I know Manchester has some fantastic new neighbourhoods and is starting to get some more interesting designs and but collectively it just isn’t good or bold enough. You only have to look down the road at Dyer St in Leeds to see what can be achieved. Whilst Manchester is a sprawling city with different/bigger issues there shouldn’t be a compromise on design and to be honest it deserves better. Manchester is an interesting and unique city – the new architecture should echo that. It doesn’t need to look hard, it has bags of culture to take inspiration from and is already blessed with tonnes of fantastic buildings. Industrial, Victorian, neogothic, ACID HOUSE- WHATEVER.
It has the filler, time for the killer. Grow a pair.

By Anonymous

Beauty is in the eye of the beholder of course but you have a different idea of quality to me if you think the architecture at Dyer Street is something we should aspire too. Architecture in Manchester knocks spots off anyhow else in the country apart from the centre of London. You need to keep off that acid people

By Anonymous too

Anonymous. There is somewhere in Leeds comparable to Deansgate Square? The Trinity Islands project? St John’s? St Michael’s?Mayfield? ID? Viadux? Victoria North etc?There must be another Leeds then? Manc-bashing is the new Northern sport. People should read the forums on Leeds Skyscapercity, it is just volumes of, “Why can’t we be more like Manchester?” Port Street would be something to get excited about anywhere else.

By Elephant

Dyer Street Leeds, give over.

By Anonymous

There’s people commenting how the Port St. building is too tall!

Sorry but it’s not too tall but should be at least 40 storeys, and bigger the better. It’s big buildings that give aspiring cities and established cities the edge. A modern look and feel, a perception of having arrived at a great and big place, and that the city is going somewhere, punching above it’s weight.

It’s big developments that attract bigger developments.

The Store St. Gold tower is too small, should’ve been there twice the night at 30 storeys to give that gold facade the wow factor.

The commentators critical of the gold in favour of red brick, rusted steel, copper colour are just plain boring and visionless people. This type of architecture has been done to death in Manchester. It’s not unique. Then throw silly comments like ” this isn’t Dubai”. Yes it isn’t, but why can’t it be ambitious. Dubai was a fishing village 25 years ago.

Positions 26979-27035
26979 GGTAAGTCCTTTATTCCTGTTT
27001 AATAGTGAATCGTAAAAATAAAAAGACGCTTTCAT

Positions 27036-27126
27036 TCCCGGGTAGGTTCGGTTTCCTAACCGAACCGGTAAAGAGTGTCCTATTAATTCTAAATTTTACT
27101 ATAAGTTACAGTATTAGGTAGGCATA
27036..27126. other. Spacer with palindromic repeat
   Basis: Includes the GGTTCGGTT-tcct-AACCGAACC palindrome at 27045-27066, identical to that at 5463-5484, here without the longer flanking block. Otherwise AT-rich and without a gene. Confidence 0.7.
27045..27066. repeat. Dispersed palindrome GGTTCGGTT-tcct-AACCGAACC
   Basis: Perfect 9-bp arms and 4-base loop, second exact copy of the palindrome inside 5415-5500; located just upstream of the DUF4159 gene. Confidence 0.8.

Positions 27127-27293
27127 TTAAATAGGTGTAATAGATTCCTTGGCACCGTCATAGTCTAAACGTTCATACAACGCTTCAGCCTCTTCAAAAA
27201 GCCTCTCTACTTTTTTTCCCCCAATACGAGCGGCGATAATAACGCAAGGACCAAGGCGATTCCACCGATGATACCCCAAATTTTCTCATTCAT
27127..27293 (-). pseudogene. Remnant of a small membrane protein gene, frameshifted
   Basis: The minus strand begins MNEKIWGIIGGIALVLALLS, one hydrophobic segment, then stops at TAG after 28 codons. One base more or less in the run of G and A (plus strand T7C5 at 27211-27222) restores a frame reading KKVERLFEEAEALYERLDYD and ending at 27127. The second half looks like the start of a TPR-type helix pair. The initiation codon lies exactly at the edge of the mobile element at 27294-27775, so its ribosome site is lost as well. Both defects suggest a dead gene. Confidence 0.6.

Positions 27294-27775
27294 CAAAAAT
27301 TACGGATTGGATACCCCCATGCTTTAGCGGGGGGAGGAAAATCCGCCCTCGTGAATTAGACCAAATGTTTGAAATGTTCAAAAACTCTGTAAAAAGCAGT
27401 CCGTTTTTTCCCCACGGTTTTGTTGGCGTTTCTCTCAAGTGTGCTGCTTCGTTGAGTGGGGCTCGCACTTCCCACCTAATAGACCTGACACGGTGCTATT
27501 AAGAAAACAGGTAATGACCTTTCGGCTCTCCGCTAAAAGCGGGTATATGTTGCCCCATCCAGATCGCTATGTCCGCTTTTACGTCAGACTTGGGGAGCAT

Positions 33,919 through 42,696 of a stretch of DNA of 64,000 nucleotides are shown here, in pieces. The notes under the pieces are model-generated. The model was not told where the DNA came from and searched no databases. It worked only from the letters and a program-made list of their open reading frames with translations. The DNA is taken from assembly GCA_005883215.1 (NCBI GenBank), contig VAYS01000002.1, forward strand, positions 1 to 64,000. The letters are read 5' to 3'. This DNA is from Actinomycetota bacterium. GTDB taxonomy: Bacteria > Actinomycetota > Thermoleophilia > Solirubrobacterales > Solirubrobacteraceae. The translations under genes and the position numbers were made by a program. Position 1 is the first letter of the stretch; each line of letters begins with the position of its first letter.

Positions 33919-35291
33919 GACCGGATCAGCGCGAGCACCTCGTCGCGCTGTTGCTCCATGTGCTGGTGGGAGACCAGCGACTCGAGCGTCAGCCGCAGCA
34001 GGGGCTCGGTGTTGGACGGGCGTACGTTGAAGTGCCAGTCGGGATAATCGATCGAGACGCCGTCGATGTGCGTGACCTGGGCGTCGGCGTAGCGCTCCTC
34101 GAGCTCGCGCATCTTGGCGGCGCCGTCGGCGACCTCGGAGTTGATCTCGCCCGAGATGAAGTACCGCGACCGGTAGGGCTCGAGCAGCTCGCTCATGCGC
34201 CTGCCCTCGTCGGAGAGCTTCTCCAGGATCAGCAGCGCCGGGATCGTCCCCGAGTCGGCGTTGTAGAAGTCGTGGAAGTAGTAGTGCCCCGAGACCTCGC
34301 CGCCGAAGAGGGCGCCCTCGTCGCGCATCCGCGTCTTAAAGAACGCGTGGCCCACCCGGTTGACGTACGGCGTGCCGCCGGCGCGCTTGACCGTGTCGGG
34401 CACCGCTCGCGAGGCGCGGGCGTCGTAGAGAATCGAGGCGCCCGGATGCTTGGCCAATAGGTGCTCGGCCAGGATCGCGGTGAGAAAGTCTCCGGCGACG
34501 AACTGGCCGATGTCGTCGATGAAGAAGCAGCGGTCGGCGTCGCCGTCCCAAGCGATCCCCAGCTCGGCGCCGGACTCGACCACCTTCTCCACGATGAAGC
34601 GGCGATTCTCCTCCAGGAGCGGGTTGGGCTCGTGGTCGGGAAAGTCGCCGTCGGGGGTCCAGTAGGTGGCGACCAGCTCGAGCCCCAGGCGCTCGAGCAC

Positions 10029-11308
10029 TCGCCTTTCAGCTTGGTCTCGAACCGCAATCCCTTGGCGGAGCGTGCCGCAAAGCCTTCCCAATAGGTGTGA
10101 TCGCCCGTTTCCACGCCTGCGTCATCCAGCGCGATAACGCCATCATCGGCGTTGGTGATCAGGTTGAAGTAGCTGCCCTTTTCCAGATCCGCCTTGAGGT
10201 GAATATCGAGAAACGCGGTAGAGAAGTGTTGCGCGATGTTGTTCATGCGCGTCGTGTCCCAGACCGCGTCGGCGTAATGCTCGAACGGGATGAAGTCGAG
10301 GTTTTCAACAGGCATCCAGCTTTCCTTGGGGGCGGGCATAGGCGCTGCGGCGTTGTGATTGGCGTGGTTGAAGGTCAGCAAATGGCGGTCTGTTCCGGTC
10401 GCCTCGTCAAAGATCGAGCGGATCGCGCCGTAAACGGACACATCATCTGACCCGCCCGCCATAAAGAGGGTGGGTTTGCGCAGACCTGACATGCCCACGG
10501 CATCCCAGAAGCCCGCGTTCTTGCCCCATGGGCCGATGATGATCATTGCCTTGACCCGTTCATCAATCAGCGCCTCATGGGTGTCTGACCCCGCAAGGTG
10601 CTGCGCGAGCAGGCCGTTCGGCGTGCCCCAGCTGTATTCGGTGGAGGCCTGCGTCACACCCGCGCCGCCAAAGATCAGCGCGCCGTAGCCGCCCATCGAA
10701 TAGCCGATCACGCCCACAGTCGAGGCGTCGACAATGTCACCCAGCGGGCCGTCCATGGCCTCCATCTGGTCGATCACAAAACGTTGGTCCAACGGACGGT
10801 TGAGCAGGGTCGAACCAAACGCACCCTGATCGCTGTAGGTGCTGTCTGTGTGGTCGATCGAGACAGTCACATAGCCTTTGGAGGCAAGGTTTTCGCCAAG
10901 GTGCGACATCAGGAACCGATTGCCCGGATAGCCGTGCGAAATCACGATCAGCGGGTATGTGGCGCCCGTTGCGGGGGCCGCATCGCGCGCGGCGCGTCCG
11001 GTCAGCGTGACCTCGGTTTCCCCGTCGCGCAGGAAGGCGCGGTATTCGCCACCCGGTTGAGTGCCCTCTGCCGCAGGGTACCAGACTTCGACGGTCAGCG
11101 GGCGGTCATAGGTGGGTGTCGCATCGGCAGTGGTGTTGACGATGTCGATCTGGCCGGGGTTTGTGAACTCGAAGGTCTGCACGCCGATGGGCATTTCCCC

I’m sick to the back teeth with NIMBY commentators and councillors in this country always vying to preserve stuff that absolutely has no value and holds back progress.

By ZiffZaff

It might be the best outside of London but it needs to be more Mancunian and represent the city.

By Anonymous Again


I take on board your comments regarding your opinion. I am not against tall buildings but they need to look good otherwise by your metrics you would be happy with the tombstone student let building going up? Port street looks awful for its height, which is classic of boring SH architects.

I stand by my point of gold facade looking cheap and tacky, “the emporer’s new clothes” comes to mind when looking at this development. Even Dubai doesn’t have a gold tower. By all means invest but a gold tower isn’t going to make anyone think “Wow let’s invest here because a Gold tower shouts ambitious!”. My Dubai comment was more about it being all for show and being a very ostentatious and shallow place.

Think you should have a little look into architecture trends and understand why cities have planning recommendations.


Pretty sure Anonymous made a valid point. An aspiring global city shouldn’t settle for the ‘it’s the best outside of London’ card and new development certainly shouldn’t be at the expense of it’s character if it doesn’t need to.
It was only the other week that a potential occupier pointed out that some of the new offices are too generic in comparison to offices in Bristol.

By C

Get it built, port street has been a surface car park for decades. I can’t believe the nimby mentality from people who themselves live in recent new build apts. Ancoats was a dumb once, they should be greatful the boom continues.

By 3D bloke

Ancoats and NQ are fantastic neighbourhoods that most other cities such as Leeds (in fact they tried recreating their own NQ including the name!!) and Birmingham would die for. However I completely agree that going forward the architecture should be top notch and nothing else. I don’t agree with the ‘build it anyway’ mentality in this location when there are tonnes of other locations throughout what is now becoming and relatively large and incredibly vibrant city centre. Manchester needs to start upping its game and letting the satellite towns adopt these sort of developments.

By Anonymous